India has had a bipolar politics, with shades of multi-polarity and politically very active zones, all through. Even before Independence. Take, for instance, the landscape in the run-up to the partition of Bengal in 1947. It’s not just the Congress posited against the Muslim League. It’s also the complex interplay of the Hindu Mahasabha, the CPI and the Prajatantra Party—a Dalit outfit talking in exclusive Bengali identitarian terms—that determines the course of history.
Take Nehru or Indira or Rajiv, the three Congress prime ministers who had the chance to head majority governments. They were never without a powerful political force juxtaposed against them, whether inside Parliament or the polity. Their political/electoral outreach or brand equity notwithstanding.
The Herculean task for Rahul is reviving the Congress on the ground: through popular support and cadre revivification, which feed off each other. The rise and spread of Modi-era BJP, particularly in UP and Assam, proves all that leadership can do. Much is often made of the might of the RSS, its grass roots presence, its socio-religious network, its multifarious pan-India fronts. Had that been enough, Sonia Gandhi-Manmohan Singh would not have come to power. The Jan Sangh/BJP would have had governments before Vajpayee’s. However, it’s evident that the Sangh is a force multiplier.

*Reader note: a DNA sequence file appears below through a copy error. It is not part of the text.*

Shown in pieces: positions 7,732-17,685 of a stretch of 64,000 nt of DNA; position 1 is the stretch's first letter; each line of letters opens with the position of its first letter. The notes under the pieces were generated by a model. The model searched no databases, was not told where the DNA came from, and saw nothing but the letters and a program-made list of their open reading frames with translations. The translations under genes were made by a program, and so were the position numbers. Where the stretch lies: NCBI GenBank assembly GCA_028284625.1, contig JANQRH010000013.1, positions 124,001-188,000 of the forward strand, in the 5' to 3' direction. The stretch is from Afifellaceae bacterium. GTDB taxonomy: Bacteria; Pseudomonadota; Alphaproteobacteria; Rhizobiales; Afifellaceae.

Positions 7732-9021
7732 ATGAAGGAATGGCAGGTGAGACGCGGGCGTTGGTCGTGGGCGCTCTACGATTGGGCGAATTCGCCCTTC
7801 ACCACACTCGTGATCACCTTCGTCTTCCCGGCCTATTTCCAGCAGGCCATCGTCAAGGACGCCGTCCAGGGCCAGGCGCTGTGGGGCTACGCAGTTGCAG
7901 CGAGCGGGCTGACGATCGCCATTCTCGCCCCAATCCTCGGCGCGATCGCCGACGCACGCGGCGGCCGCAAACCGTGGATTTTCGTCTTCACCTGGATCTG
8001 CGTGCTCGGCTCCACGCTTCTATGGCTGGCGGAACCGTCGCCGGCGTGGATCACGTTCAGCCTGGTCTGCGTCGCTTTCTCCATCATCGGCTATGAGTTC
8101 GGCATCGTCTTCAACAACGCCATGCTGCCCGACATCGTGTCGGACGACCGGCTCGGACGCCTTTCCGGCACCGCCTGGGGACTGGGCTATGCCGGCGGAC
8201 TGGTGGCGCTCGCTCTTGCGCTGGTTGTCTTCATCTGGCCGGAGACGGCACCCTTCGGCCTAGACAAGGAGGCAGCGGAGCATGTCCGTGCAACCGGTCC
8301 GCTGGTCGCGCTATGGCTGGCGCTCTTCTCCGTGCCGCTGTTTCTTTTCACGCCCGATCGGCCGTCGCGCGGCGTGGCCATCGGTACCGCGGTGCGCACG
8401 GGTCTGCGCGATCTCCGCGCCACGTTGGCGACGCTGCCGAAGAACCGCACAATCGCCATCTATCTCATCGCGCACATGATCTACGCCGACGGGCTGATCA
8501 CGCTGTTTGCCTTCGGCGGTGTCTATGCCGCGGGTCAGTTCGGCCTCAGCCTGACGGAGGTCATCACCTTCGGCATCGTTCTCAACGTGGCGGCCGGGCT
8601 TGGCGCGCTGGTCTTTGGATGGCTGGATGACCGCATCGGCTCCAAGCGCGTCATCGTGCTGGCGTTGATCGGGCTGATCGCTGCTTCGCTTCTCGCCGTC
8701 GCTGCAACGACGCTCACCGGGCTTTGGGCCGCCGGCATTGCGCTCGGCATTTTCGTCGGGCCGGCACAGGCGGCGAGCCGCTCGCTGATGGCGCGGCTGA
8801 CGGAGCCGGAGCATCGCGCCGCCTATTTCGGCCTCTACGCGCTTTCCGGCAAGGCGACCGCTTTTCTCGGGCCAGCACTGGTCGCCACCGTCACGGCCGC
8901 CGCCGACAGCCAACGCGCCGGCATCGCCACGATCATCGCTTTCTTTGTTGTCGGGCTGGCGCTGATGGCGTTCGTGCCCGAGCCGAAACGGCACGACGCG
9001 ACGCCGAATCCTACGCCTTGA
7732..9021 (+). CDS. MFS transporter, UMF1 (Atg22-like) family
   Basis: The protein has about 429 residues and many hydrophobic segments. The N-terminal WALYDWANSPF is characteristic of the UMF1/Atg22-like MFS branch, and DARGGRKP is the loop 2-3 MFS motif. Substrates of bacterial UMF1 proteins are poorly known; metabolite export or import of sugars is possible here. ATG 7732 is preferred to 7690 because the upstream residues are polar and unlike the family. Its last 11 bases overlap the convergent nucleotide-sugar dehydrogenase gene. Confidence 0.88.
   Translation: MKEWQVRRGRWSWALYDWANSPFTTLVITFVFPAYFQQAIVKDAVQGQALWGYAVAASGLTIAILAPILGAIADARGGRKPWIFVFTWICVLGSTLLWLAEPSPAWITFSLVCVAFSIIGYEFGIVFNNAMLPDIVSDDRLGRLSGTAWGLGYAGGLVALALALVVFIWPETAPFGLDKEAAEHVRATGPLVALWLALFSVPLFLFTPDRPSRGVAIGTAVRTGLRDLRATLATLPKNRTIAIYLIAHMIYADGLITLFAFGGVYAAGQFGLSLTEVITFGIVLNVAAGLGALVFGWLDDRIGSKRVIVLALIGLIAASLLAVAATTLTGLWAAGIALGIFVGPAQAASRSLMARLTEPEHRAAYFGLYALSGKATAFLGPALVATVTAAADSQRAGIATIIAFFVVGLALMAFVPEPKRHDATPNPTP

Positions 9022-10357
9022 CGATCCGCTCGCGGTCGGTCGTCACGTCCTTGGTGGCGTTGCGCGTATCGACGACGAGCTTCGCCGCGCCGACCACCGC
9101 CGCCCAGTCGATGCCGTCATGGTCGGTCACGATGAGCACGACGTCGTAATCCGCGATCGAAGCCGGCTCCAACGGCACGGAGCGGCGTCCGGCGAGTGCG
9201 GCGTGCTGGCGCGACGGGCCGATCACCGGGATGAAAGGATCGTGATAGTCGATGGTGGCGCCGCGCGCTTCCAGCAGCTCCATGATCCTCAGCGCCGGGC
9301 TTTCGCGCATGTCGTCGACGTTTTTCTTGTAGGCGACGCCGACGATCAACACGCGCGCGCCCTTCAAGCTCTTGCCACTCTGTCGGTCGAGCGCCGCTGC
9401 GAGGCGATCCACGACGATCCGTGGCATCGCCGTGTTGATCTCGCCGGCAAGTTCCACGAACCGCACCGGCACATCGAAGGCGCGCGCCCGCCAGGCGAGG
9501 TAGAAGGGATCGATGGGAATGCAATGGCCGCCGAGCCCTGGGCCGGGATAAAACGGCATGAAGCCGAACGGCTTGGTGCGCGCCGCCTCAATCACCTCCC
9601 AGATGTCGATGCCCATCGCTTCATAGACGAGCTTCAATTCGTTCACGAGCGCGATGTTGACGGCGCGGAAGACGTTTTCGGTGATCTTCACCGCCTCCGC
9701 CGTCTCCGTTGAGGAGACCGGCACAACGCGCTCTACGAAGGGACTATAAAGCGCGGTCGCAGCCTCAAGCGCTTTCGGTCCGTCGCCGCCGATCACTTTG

Rahul too needs his force multipliers. Beyond establishing his own brand equity—it takes more than just bolstering his ‘Hindu identity’—it’s the Congress and its frontal organisations that need to be breathed life into. These are not identical objectives, though linked. The first is integral to the task: and the way he’s doing it in Gujarat, the effect of the hard work is palpable, and the GoP suddenly looking fighting fit.
Going beyond means becoming an attractive enough political platform for newer, younger forces to join in. To foster and cultivate the presence of new leaders in the states—imagine this Gujarat campaign with a charismatic chief ministerial candidate.
For, Rahul is not inheriting the Congress of either Indira or Rajiv. Nor does he have the advantage of his mother, who was backed by strong satraps like YSR. But the party committed hara-kiri in Andhra/Telangana. Rahul can count only Siddaramiah and Amarinder Singh as of now.
Yes, he may not have to bother about Rajasthan and Madhya Pradesh; both have two ambitious young men wanting to CMs to keep the Congress alive. Maharashtra too has not entirely fallen off the radar. And other pockets like Kerala and Himachal.
But in UP, Bihar, Tamil Nadu, Bengal and Odisha, the Congress needs to be virtually built from scratch. Rahul cannot do it all by himself. He also has to manage public perceptions on an ongoing basis on a wide range of topics: from economic policy to Ayodhya. The survival of the Congress depends as much on him as on the Congress itself.
Political Editor, The New Indian Express